• erect and inspect tower cranes at the project as per regulatory requirements
  • maintain tower cranes erected at a project in a condition that does not endanger a worker or the public

Tower crane safety checklist – what inspectors will look for

Inspectors may:

Required documentation

During a standard tower crane inspection on projects, ministry inspectors will look for the following documentation at the project which includes, but is not limited to:

  • The tower crane (TC) foundation (TC base) engineer stamped design drawings and soils report.
  • TC site specific erection drawings along with any written opinion about the drawings by a professional engineer.
  • TC shoring and bracing drawings.
  • TC pre-operation inspection report, signed by a professional engineer.
  • Verification from a professional engineer responsible for the building structure, that it is adequate for crane loading, should the crane be attached to the structure.
  • Certificate for the wire rope testing.
  • Documentation of non-destructive testing (NDT) for TC structural elements and fasteners, as indicated in the Professional Engineers of Ontario practice standard for tower cranes.
  • Manufacturers specification and recommendations and NDT for turn table bearings.  
  • Wire rope pendant proof test documentation.
  • TC operating manual that matches the model and type of crane.
  • Authorization to install any items which increase the wind-exposed area, including signage, etc.
  • If required, written procedures to prevent collision with another crane, structure or another object.
  • Written procedures regarding hoisting operations in proximity to overhead power lines.
  • Written procedures for climbing/extending the height of the crane and ensure the crane is plumb.
  • Proof that operation tests were conducted by a competent worker to ensure TC automatic limit switches and overload devices are installed and functioning in accordance with the regulations and the manufacturer’s specifications.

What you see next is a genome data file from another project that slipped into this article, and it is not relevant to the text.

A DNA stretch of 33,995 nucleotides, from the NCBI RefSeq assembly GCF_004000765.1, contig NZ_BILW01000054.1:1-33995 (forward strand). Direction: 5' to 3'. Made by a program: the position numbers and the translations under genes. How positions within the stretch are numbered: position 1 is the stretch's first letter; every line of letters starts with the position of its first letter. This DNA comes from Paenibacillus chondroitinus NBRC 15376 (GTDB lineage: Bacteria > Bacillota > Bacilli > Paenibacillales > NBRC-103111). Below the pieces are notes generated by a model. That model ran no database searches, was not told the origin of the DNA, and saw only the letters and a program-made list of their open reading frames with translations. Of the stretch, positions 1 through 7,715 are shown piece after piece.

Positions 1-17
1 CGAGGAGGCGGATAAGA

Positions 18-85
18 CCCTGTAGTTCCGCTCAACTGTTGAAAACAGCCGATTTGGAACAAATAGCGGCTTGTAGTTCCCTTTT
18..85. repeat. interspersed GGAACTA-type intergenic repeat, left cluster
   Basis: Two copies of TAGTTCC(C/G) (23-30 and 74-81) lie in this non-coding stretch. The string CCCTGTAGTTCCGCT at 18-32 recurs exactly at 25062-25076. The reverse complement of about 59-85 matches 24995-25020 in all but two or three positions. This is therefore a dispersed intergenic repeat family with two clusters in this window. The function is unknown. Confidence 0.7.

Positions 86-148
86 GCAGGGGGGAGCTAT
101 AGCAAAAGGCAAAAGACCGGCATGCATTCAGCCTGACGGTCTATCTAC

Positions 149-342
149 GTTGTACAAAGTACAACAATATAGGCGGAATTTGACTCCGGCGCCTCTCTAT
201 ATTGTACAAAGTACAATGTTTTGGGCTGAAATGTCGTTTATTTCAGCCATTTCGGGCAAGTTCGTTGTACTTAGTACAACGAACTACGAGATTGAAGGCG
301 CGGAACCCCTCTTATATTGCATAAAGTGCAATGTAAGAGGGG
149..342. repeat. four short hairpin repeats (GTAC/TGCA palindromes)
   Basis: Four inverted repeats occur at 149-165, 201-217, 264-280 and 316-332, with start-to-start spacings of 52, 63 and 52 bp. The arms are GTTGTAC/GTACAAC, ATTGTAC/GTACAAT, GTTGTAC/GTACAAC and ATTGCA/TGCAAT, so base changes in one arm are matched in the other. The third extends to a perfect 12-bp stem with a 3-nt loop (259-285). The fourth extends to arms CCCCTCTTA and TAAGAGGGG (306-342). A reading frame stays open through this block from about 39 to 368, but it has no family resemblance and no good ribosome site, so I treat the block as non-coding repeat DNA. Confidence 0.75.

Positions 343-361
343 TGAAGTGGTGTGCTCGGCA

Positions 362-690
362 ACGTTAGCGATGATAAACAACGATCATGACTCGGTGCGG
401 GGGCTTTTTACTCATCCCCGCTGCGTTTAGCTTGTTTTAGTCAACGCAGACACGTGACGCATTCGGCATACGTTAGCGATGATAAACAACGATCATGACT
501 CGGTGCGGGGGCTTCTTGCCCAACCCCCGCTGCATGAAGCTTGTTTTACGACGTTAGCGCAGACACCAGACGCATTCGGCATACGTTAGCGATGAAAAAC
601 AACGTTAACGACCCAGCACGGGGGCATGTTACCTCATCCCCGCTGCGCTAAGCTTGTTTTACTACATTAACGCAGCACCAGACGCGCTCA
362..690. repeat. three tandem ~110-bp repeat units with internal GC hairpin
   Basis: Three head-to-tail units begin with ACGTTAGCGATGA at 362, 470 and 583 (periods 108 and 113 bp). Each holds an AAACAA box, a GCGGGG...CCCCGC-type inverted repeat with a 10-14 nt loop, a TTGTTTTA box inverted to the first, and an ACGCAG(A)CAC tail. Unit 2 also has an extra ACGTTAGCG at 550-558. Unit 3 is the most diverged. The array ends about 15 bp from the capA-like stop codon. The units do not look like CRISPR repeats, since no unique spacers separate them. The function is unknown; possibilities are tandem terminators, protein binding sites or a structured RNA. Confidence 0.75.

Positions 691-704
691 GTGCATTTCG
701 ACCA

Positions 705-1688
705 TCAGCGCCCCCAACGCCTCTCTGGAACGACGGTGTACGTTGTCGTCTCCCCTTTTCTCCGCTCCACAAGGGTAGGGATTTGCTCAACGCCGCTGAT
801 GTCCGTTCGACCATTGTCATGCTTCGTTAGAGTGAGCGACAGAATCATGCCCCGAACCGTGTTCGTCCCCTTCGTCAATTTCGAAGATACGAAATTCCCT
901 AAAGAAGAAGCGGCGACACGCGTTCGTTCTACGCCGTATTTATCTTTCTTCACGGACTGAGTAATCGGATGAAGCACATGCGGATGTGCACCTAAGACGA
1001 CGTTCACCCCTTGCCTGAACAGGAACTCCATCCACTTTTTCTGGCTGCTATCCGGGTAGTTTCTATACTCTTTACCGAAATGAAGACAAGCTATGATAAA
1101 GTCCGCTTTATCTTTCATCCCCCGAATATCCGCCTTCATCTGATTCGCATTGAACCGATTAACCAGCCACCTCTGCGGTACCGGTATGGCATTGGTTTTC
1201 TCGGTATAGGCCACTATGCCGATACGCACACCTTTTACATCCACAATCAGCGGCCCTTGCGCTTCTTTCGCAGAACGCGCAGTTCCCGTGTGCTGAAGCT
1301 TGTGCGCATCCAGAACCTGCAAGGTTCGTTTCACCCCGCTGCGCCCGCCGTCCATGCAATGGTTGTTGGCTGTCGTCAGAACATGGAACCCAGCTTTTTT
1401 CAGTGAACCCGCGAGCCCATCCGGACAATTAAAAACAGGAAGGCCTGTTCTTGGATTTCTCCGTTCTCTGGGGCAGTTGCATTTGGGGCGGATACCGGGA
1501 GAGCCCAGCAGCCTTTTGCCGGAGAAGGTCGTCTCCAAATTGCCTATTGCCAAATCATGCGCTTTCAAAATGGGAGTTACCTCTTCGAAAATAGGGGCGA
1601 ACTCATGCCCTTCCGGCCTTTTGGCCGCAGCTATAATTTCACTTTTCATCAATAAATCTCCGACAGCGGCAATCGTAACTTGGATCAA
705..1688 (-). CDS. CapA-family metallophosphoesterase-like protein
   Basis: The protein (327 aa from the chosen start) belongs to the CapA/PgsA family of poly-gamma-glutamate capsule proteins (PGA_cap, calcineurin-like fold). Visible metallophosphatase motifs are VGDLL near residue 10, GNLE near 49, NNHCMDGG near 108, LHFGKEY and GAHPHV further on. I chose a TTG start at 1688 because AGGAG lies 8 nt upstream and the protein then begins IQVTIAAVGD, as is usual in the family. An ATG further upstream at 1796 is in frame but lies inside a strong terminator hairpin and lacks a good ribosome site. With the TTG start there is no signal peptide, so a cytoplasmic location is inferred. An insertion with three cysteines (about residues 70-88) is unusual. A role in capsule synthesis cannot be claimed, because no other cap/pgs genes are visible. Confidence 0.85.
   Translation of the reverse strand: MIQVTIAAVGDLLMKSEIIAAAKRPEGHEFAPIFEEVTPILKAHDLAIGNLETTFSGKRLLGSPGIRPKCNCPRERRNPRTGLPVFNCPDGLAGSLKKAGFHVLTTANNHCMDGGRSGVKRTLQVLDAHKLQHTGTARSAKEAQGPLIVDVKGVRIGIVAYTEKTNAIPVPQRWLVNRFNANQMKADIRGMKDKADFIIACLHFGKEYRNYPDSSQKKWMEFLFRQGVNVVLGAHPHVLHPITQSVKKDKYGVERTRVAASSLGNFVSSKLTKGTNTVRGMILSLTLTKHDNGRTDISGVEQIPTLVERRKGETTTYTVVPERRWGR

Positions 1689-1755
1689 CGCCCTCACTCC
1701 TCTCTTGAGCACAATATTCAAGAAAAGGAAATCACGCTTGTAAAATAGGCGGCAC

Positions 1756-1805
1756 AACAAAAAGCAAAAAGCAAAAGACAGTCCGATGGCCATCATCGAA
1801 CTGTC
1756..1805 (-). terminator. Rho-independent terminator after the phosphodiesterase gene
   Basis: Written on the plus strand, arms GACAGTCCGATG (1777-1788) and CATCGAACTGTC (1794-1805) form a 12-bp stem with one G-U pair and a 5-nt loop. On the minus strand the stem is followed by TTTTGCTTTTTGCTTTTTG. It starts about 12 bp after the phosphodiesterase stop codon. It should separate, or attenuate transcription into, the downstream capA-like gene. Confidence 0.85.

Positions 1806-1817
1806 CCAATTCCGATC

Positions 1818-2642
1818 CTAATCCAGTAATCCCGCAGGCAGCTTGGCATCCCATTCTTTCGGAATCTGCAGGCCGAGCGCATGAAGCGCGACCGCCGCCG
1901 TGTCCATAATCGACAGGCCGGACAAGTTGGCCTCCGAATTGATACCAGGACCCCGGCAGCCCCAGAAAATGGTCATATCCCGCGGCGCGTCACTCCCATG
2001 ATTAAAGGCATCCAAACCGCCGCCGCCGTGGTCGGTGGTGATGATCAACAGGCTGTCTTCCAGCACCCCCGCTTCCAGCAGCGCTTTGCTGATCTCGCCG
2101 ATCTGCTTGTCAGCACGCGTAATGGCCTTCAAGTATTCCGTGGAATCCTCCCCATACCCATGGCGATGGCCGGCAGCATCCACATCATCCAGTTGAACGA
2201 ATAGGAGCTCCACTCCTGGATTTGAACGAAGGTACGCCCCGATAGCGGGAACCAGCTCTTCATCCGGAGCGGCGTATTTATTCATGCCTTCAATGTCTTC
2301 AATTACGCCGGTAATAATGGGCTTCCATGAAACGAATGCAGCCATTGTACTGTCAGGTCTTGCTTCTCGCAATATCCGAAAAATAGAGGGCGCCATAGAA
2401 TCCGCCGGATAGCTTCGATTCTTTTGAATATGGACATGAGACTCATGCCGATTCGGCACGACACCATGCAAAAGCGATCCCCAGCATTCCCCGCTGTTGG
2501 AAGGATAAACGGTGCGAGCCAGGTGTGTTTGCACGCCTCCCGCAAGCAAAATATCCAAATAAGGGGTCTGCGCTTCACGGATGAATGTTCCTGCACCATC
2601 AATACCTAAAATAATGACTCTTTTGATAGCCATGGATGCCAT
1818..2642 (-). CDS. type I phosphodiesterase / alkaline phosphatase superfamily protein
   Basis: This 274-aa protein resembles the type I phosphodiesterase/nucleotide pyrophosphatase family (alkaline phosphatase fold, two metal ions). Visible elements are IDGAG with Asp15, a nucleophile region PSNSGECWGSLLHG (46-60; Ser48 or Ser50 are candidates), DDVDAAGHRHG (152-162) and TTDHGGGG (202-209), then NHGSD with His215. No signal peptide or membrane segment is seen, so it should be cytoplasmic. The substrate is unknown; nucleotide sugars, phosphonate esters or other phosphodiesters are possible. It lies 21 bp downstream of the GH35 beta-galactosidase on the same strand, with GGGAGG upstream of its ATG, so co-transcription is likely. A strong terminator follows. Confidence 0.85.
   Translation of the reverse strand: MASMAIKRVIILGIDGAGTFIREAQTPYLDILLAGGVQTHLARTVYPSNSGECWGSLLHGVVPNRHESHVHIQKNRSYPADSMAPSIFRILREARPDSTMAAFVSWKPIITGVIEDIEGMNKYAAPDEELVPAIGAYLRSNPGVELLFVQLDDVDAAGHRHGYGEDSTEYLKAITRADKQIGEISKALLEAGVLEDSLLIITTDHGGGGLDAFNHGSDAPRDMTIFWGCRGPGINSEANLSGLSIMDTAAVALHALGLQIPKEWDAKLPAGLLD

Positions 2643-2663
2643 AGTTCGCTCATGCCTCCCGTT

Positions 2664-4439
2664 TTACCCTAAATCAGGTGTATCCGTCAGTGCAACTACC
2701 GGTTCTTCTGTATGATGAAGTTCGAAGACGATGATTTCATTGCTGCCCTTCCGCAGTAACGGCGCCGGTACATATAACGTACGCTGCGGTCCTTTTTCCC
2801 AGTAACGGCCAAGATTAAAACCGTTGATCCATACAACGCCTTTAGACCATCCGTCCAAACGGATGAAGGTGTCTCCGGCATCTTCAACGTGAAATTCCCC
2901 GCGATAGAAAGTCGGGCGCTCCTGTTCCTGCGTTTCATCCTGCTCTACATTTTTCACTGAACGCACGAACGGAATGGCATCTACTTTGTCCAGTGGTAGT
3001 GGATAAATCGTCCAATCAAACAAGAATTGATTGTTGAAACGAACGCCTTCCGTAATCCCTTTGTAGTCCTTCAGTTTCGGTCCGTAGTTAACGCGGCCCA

Visual inspection

Inspectors will climb the cranes and conduct a visual inspection. When climbing the cranes, inspectors may look for the following:

  • test blocks are on the project
  • power disconnect for crane with fuses and correct phasing indicator
  • the crane is properly grounded for electrical and lightning strikes
  • all electrical connectors and boxes are sealed with gaskets (3S or 4 type (water tight)
  • deformation, corrosion or cracks in structural components
  • the crane’s anchoring connections
  • the climbing ladder is securely fastened at the top and bottom
  • the climbing ladder rungs are secure not loose and have no defects
  • the landings are offset
  • cotter pins or bolts are in place
  • the operator has a safe route to and from the fall protection cage or rails from base to operator cabin, on boom and counter-jib
  • a device is in place stopping the electrical cables from becoming twisted due to more than 360 deg slewing (slewing slip ring)
  • effective guarding for mechanically operated equipment that may endanger workers
  • there is braking system redundancy if power is lost from the crane
  • sheaves free from defects and saddle the wire rope correctly